At the 62nd annual BAAS conference, gender equality and diversity was at the forefront of discussion, writes BAAS organisers Lydia Plath and Gavan Lennon. This year’s BAAS prioritised ecological sustainability through a dedicated conference mobile app and showed a commitment to inclusivity by discouraging men-only panels.
When people made their way to the registration desk for BAAS 2017 at Canterbury Christ Church University it was, for the first time, with the aid of a dedicated conference app. In an effort to commit to ecological sustainability, delegates were encouraged to decide, from a digital list of the over 250 papers, spread across 55 panels, which they wanted to attend. While this year’s conference had unique time-constraints compared to previous conferences we did our best to accommodate as many lively and stimulating talks as possible between the afternoons of Thursday 6th and Saturday 8th April 2017.
Good weather accompanied the first set of panels and was kind enough to stick around for the duration of the conference. At the end of the first day, Professor Brian Ward (Northumbria University) delivered the conference’s first of three plenary lectures while also presiding over his first BAAS conference as Chair of the Executive Committee. Brian’s lecture analysed three very different operas that take the US South as their topic in order to ascertain what it is that makes a musical work “sound southern.” In Frederick Delius’ Koanga (1897), Donald Davidson’s Singin’ Billy (1952), and The Drive-By Truckers’ Southern Rock Opera (2001) the South, according to Ward, is constructed through a complex intermingling of musical style, authorial background, and listeners’ pre-existing ideas of the region. Sponsored by the Eccles Centre for American Studies at the British Library, Ward’s talk capped off a stimulating first day of papers. Following the lecture, delegates made their way to Augustine House for a wine reception hosted by EBAAS 2018, next year’s joint conference of the British and European Associations for American Studies, that will be jointly hosted by King’s College, London, University College, London, and the British Library.
In the second of the conference’s plenary lectures (sponsored by Journal of American Studies) Professor Marjorie Spruill (University of South Carolina) urged delegates to reconsider the women’s movement of the 1970s and the controversial equal rights amendment. Spruill argues that the feminist activism of figures like Gloria Steinem and Bella Abzug was one of two women’s movements in conflict during the period and that scholarly complexity is lost if we ignore or marginalize the conservative movement led by Phyllis Schlafly. As suggested by the lecture’s title, shared with Spruill’s latest monograph Divided We Stand: The Battle Over Women’s Rights and Family Values That Polarized American Politics (Bloomsbury, 2017), Spruill offered a new way of exploring a critical moment in the history of the nation that continues to resonate today.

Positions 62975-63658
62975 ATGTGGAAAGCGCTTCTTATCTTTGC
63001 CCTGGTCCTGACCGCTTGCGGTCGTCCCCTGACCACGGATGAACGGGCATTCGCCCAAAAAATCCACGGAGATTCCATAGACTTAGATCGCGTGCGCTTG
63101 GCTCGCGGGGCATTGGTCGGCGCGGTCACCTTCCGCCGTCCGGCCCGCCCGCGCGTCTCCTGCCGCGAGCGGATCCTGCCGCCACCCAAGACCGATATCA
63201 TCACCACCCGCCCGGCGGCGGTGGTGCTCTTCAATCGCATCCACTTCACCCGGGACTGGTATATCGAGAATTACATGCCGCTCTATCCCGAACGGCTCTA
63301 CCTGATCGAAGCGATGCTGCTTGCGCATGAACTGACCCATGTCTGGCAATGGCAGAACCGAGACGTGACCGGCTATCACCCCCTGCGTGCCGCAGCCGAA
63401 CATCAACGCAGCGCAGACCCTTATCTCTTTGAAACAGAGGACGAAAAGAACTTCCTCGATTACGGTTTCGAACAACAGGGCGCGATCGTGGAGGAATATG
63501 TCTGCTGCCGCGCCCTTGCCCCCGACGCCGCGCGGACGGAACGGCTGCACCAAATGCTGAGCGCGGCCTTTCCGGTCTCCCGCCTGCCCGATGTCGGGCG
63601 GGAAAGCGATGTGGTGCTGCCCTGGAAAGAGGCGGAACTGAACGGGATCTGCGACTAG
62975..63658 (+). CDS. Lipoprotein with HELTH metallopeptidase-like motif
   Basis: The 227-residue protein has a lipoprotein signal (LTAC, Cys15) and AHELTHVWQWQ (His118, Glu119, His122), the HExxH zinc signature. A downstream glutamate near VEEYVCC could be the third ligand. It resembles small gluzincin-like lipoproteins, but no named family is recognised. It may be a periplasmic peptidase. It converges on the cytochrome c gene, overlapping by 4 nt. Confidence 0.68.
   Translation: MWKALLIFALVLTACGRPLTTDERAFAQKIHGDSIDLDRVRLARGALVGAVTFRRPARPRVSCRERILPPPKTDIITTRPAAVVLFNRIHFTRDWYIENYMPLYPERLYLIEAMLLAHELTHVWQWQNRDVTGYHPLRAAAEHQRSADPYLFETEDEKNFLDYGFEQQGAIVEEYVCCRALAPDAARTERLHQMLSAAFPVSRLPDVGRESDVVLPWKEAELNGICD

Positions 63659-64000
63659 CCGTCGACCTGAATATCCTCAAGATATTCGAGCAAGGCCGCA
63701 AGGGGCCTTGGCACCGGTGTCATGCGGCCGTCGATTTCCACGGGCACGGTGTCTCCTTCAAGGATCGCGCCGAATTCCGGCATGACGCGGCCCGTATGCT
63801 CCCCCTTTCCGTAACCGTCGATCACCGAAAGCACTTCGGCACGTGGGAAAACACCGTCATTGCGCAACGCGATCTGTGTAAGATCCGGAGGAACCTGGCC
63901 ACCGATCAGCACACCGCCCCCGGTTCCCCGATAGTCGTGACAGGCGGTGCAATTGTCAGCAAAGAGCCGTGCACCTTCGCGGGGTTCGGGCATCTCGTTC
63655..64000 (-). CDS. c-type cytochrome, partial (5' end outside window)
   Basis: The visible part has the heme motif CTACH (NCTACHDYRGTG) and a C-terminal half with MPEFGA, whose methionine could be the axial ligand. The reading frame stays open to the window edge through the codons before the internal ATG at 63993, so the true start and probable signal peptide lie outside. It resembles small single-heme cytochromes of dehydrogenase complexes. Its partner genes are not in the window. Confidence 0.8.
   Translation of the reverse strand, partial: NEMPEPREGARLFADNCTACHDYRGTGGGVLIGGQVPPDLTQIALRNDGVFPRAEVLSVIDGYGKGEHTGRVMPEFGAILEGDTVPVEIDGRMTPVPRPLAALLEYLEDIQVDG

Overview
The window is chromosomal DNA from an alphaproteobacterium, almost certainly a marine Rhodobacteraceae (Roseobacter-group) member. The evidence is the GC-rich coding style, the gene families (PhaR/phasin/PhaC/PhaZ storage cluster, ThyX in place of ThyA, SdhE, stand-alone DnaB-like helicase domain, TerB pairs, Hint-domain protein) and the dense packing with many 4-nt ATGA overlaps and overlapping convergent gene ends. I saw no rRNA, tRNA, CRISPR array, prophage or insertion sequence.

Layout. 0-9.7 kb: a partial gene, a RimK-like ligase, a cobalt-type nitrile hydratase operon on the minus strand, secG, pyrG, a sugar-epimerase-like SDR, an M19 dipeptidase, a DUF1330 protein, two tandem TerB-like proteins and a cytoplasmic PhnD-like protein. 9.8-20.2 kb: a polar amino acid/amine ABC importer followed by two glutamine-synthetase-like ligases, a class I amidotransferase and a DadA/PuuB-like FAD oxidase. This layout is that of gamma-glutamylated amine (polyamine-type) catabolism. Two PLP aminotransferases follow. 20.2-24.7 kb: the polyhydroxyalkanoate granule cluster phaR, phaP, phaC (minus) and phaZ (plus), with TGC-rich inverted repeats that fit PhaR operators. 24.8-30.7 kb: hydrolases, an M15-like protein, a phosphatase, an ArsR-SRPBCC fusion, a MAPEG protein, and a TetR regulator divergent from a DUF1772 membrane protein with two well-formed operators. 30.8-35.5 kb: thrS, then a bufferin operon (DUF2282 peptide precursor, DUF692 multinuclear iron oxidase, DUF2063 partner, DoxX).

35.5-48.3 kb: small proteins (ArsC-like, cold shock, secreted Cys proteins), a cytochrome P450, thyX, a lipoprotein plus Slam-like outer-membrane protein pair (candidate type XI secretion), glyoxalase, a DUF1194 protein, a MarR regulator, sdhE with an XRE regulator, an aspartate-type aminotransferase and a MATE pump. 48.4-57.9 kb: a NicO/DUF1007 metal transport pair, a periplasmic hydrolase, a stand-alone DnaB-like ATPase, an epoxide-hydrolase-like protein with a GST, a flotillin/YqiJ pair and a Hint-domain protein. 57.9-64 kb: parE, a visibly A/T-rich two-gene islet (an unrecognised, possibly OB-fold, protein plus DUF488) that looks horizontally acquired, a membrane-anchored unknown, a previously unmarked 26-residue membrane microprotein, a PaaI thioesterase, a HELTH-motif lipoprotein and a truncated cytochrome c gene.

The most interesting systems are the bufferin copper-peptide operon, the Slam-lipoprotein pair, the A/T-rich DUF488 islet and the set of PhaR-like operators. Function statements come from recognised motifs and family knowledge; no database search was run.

In the final keynote lecture Professor Trudier Harris (University of Alabama) offered new ways of understanding an endlessly complex theme in American culture with a lecture titled “Home in African American Literature: Difficult to Define, Impossible to Claim.” Interrogating the sometimes simplistic need to “return” to Africa in African American fiction and memoir – a sometimes pathological desire that Harris terms “African Fever” – the lecture charted new ways of reading for the notion of home in black literature from the “Freedom Narratives” of Frederick Douglass and Harriet Jacobs to contemporary black writing. Sponsored by the Faculty of Arts and Humanities at Canterbury Christ Church, Harris’ talk encouraged the assembled scholars to think differently about texts and ideas we thought we understood.
Following Harris’ plenary everyone returned to Augustine House for a well-earned glass or two of wine at a reception overlooking the beautiful city of Canterbury. The reception was followed by a gala banquet in Augustine Hall, which gave diners the opportunity to celebrate the hard work of the many winners of prestigious awards for outstanding work in the discipline from school-level onwards. Chief among them was Professor Philip Davies, Director of the Eccles Centre for American Studies at the British Library, who was rightfully celebrated for his contribution to the field and the Association when he was awarded the BAAS Fellowship.
If the delegates were feeling fatigued as the conference drew on it certainly did not show during a final morning of excellent papers and lively discussion. The conference concluded on Saturday afternoon with a Women’s Network roundtable and discussion on the need for gender equality and diversity in the organization and the profession. The network event marked the organisation’s renewed emphasis in recent years on the need for equality and diversity in American Studies in Britain. It was the same emphasis that textured the organisers’ decision to avoid men-only panels and it is encouraging indeed to know that the same practice will continue in EBAAS 2018 and at future BAAS conferences.
Lydia Plath, Senior Teaching Fellow and Director of Student Experience at the University of Warwick
Gavan Lennon, Lecturer in the School of Humanities at Canterbury Christ Church University
BAAS2017 thanks the US Embassy London Small Grants Programme for its generous support for the conference this year. The US Embassy supported postgraduate attendance at the conference through a reduction in the delegate fee, and also contributed to the cost of the printed programme and the app.